Tunisia – Country Profile

Tunisia – Country Profile

General Information

Official Name Republic of Tunisia
Capital Tunis
Land Area 162,155 sq km
Population 11.3 million (2015, IMF)
Currency 1 $CAD = 1.74 Tunisian dinar
National Holiday March 20th (Independence Day)
Language(s) Arabic, French, Berber
Largest Cities Tunis (1 Million), Sfax (945,000), Sousse (622,000), Kairouan (565,000)
Source: Economist Intelligence Unit, Bank of Canada (XE Currency Converter 07/06/2016)

Political Information

Form of State Parliamentary Republic
Head of State President Beji Caid Essebsi
Elections October 2014, next elections in 2019
Source: Economic Intelligence Unit

Economic Information

Tunisia Canada
GDP (PPP) $ 180 billion $ 2,188 trillion
GDP per capita $ 5,437 $ 60,085
GDP annual growth rate (2016) 3% 2.16%
GDP – composition by sector Agriculture: 10.4%Industry: 28.2%Services: 61.4% (CIA World Factbook- 2015) Agriculture: 1.6%Industry: 28.2%Services: 70.3% (CIA World Factbook- 2015)
Inflation rate – average consumer prices 4.9% 1.1%
Main industries Petroleum, mining (particularly phosphate, iron ore), tourism, textiles, footwear, agribusiness, beverages (CIA World Factbook- 2015) Transportation equipment, chemicals, processed and unprocessed minerals, food products, wood and paper products, fish products, petroleum and natural gas. (CIA World Factbook- 2015)
Note: 2015 data in Canadian dollars ($CAD)
Source: IMF World Economic Outlook, World Bank Data, CIA World Factbook, Bank of Canada (Currency Conversion 12/14/2016)

Political and Economic Stability

Tunisia’s political situation made steady progress in 2014 after the regime of Zine el-Abidine Ben Ali was overthrown in January of 2011. The country has rewritten its national constitution and voted in favour of a National Constituent Assembly (NCA) headed by a Prime Minister and President. The political transition resulted in a five-year term government in 2015. The cabinet is dominated by Hizb al-Nahda, the largest party in the NCA. This political stability meets the country’s security and economic challenges which brings more stable economic growth and opportunities in trade activities.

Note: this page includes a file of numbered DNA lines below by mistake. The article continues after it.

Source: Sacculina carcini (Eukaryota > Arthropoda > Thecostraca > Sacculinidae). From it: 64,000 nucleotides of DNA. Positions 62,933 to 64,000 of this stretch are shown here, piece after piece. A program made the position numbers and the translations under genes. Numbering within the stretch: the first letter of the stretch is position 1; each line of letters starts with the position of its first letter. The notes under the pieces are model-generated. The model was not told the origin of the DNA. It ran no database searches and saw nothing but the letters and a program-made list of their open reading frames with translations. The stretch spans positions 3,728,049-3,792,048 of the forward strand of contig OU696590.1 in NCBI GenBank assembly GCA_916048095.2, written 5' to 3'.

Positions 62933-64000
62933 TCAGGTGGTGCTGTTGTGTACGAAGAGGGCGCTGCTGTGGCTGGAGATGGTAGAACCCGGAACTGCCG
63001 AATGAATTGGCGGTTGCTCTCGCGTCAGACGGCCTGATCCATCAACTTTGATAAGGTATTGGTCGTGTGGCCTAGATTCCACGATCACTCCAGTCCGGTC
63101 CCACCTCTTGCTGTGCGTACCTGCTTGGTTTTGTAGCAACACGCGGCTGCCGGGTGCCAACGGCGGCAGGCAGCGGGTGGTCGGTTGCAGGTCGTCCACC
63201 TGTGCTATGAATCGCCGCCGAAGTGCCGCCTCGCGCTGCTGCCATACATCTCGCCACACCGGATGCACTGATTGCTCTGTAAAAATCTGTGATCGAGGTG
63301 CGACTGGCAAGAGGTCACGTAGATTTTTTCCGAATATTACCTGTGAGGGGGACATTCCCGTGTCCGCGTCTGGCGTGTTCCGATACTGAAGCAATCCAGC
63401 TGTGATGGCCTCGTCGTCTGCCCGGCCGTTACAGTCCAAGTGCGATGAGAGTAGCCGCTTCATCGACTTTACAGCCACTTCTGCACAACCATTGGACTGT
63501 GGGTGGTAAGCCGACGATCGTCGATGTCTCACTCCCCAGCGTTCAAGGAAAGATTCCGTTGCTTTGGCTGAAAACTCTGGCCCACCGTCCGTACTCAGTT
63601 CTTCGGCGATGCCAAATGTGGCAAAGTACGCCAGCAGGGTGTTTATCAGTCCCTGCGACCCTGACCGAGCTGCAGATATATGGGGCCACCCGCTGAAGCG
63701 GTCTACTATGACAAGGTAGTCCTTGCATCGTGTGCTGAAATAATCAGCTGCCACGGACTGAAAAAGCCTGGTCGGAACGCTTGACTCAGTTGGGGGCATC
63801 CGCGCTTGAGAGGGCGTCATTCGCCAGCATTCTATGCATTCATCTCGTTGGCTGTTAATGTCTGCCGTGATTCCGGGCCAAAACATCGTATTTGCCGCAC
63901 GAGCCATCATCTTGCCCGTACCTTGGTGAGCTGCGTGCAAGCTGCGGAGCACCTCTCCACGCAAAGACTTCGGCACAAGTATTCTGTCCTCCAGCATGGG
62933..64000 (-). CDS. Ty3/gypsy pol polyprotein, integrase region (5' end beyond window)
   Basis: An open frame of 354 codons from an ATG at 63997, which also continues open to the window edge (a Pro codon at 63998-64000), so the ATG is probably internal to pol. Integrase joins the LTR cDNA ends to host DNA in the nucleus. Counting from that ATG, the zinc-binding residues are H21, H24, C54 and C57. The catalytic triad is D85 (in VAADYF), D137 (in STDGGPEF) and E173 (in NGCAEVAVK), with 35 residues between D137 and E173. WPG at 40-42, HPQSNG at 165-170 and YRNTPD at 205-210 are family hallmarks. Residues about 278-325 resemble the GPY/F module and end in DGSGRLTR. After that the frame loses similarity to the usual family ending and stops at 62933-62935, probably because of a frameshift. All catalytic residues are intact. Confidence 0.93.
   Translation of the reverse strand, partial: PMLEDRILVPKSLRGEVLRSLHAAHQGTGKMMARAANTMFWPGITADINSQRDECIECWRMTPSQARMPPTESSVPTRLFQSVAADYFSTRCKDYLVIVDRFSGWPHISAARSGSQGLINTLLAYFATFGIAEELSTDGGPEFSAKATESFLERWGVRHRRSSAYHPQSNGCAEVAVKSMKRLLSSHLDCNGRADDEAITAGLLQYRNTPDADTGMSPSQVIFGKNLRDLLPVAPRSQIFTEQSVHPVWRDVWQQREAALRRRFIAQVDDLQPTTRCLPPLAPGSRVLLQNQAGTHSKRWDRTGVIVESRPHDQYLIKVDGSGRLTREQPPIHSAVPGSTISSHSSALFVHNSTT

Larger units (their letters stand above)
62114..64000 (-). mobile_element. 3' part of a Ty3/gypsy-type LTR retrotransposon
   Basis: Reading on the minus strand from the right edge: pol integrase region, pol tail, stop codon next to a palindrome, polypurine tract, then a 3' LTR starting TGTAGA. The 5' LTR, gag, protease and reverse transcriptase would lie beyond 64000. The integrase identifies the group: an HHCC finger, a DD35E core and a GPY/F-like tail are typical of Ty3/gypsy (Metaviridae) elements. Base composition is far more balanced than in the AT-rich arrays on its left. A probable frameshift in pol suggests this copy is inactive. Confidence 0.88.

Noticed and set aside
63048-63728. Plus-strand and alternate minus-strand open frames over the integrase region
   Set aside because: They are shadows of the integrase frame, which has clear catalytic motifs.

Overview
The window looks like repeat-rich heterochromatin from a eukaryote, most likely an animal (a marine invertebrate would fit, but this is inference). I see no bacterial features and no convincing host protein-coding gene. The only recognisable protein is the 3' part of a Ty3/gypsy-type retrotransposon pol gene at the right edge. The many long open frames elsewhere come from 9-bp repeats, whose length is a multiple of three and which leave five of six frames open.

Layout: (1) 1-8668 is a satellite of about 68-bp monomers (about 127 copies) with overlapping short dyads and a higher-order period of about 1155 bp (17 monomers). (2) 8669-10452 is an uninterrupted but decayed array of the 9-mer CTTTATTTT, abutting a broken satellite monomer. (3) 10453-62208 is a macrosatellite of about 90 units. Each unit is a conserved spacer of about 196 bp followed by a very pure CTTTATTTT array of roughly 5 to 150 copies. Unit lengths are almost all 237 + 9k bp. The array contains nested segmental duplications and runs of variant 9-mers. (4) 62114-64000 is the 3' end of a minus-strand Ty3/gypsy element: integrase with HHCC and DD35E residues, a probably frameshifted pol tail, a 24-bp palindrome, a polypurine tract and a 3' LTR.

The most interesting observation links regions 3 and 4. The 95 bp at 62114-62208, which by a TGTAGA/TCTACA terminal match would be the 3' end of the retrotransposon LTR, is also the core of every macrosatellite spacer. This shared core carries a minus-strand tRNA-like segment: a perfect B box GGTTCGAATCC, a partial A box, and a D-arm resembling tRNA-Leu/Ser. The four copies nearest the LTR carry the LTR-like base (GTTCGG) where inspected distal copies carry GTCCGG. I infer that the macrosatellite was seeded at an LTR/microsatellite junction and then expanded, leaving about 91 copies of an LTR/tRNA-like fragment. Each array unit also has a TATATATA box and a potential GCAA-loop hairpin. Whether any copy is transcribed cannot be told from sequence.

Following Tunisia’s political stability and new government established in 2015, Tunisia’s economic activity remained slow with a GDP of 0.8% in 2015 compared to 2.3% in 2014. This slow economic growth is due to social tensions and terrorist attacks. The beginning of 2016 saw an improvement in the GDP and is estimated to improve to in between 2% and 3% in 2017. The Central Bank of Tunisia’s robust monetary policies have also begun to slow the country’s inflation rate, which fell from 4.9 percent in 2014 to 4.85 percent in 2015 and is expected to continue to decline in 2016 and 2017. Despite Tunisia’s internal challenges and decreased foreign investment, the country has begun to transform its economy by targeting the promotion of agricultural, petroleum and mining exports. The country exports a wide range of products including electrical equipment, oils, textile, apparel and machinery which is destined primarily to a European market. The country has signed Free Trade Agreements with the European Union, EFTA, GAFTA and other Middle Eastern countries. Tunisia’s total exports to Canada have increased by 10% from 2014 to 2015, whereas the country’s total exports to all countries decreased by 1% from 2014 to 2015.

Tunisia’s Bank staff projections suggest that poverty has declined from 7.6% in 2013 to 7.1% in 2015 using a poverty line of US$ 3.10. This decline in poverty is a result of the government’s focus on social stability and control over inflation and the country’s focus on economic development following the political transition. According to the UNESCO Institute for Statistics, total enrollment in primary education, regardless of age, was 111.3 in 2013 and had steadily increased since 2008.


Global Affairs Canada recommends that Canadians exercise a high degree of caution when traveling in Tunisia due to the nationwide risk of civil unrest and terrorist attacks. In particular, the Canadian government advises against all travel to the Chaambi Mountain National Park area, the Tunisian border with Algeria and Libya, and the militarized zone in the Tatouine Governorate. For detailed and up-to-date information on travel security, please refer to the DFATD Travel Report for Tunisia.

Trade Information

Trade Partners & Direction 2011 2012 2013 2014 2015 Average Yearly Growth
Tunisia Exports to the World 17,636,104 16,997,489 17,562,255 18,495,821 17,957,392 0.50%